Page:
“Without Prejudice” and “Protected” Conversations Explained

When job losses are in the air, people sometimes use the terms “without prejudice” and “protected conversation”, perhaps without understanding precisely what they mean.  In fact both are technical legal terms that have very specific meanings and it is important, therefore that employers and employees don’t confuse them.

Let’s start with “protected conversation”.  This is an off the record discussion between you and you employer about your employment.  It may be about a number of different issues, such as your performance or other aspects of your work.  It is often a precursor to an offer of a Settlement Agreement, bringing your employment to an end. As long as the rules relating to protected conversations are kept to by your employer, you would not be able to refer to what was said in the conversation, if you were later to make a claim to an Employment Tribunal.  For there to be a protected conversation, there is no need for there to be any existing dispute between you and your employer.  It may be something that, from your point of view comes “out of the blue”.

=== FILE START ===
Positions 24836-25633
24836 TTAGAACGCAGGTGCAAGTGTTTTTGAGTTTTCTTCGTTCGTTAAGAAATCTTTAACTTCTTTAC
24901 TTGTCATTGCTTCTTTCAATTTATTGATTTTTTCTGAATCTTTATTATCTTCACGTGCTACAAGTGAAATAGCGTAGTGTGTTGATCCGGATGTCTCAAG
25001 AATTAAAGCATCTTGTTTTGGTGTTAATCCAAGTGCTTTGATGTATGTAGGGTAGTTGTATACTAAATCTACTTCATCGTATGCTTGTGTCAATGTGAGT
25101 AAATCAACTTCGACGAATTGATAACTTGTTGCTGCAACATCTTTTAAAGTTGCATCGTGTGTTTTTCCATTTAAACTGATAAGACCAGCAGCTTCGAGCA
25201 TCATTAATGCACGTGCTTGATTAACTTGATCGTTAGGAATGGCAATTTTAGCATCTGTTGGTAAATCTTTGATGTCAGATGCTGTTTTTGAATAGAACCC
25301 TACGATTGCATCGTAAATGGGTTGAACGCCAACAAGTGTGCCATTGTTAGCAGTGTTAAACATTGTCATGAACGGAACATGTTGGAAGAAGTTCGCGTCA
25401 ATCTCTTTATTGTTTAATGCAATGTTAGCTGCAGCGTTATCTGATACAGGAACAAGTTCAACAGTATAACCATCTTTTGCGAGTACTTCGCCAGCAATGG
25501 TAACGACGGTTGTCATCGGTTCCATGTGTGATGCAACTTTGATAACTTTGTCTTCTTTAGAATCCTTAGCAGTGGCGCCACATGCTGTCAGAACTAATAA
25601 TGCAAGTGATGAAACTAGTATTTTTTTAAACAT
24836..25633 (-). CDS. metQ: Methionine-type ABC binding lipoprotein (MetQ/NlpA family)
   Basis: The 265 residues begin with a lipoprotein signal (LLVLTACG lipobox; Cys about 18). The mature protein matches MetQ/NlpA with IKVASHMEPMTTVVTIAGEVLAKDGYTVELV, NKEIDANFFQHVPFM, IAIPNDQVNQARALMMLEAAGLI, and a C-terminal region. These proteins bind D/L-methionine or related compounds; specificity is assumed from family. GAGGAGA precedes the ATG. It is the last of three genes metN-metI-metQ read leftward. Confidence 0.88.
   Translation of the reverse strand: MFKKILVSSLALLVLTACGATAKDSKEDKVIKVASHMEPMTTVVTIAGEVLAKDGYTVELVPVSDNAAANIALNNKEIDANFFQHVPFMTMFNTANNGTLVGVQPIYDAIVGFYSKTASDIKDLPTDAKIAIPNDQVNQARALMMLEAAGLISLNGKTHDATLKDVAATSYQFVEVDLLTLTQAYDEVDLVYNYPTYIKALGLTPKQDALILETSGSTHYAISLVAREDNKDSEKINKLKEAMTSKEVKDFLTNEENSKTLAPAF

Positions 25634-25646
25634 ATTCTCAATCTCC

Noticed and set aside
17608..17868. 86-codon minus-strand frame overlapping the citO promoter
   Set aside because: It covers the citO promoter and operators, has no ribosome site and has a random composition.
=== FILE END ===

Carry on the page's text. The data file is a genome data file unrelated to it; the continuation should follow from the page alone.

It is not an opportunity for your employer to put pressure on you, for instance, to resign or to accept certain terms on pain of being dismissed.  If your employer tried to do this, the risk is that the conversation would no longer be “protected”.  Nor can an employer use a protected conversation as a cover to or discriminate against you or do anything else unlawful.  In these circumstances, you would be able to refer to the conversation at a Tribunal, if things were to go this far. It may even give rise to a claim in its own right.

A “without prejudice” discussion is another type of discussion which, if it is done properly, cannot be referred to, if you were later to bring a claim at the Employment Tribunal.  The key difference is that for there to be a without prejudice discussion, there must be an existing dispute between you and your employer.  You will therefore know about the problem that has arisen, before the discussion takes place.  Generally speaking without prejudice discussions are used to discuss exit packages. For a discussion or correspondence to be without prejudice, there must be some attempt to settle an existing dispute.  Essentially it is to do with negotiation – which Tribunals are always keen to encourage!

If you need advice on any of the subjects mentioned in this post, contact us and we will be happy to help you.  Remote appointments can easily be arranged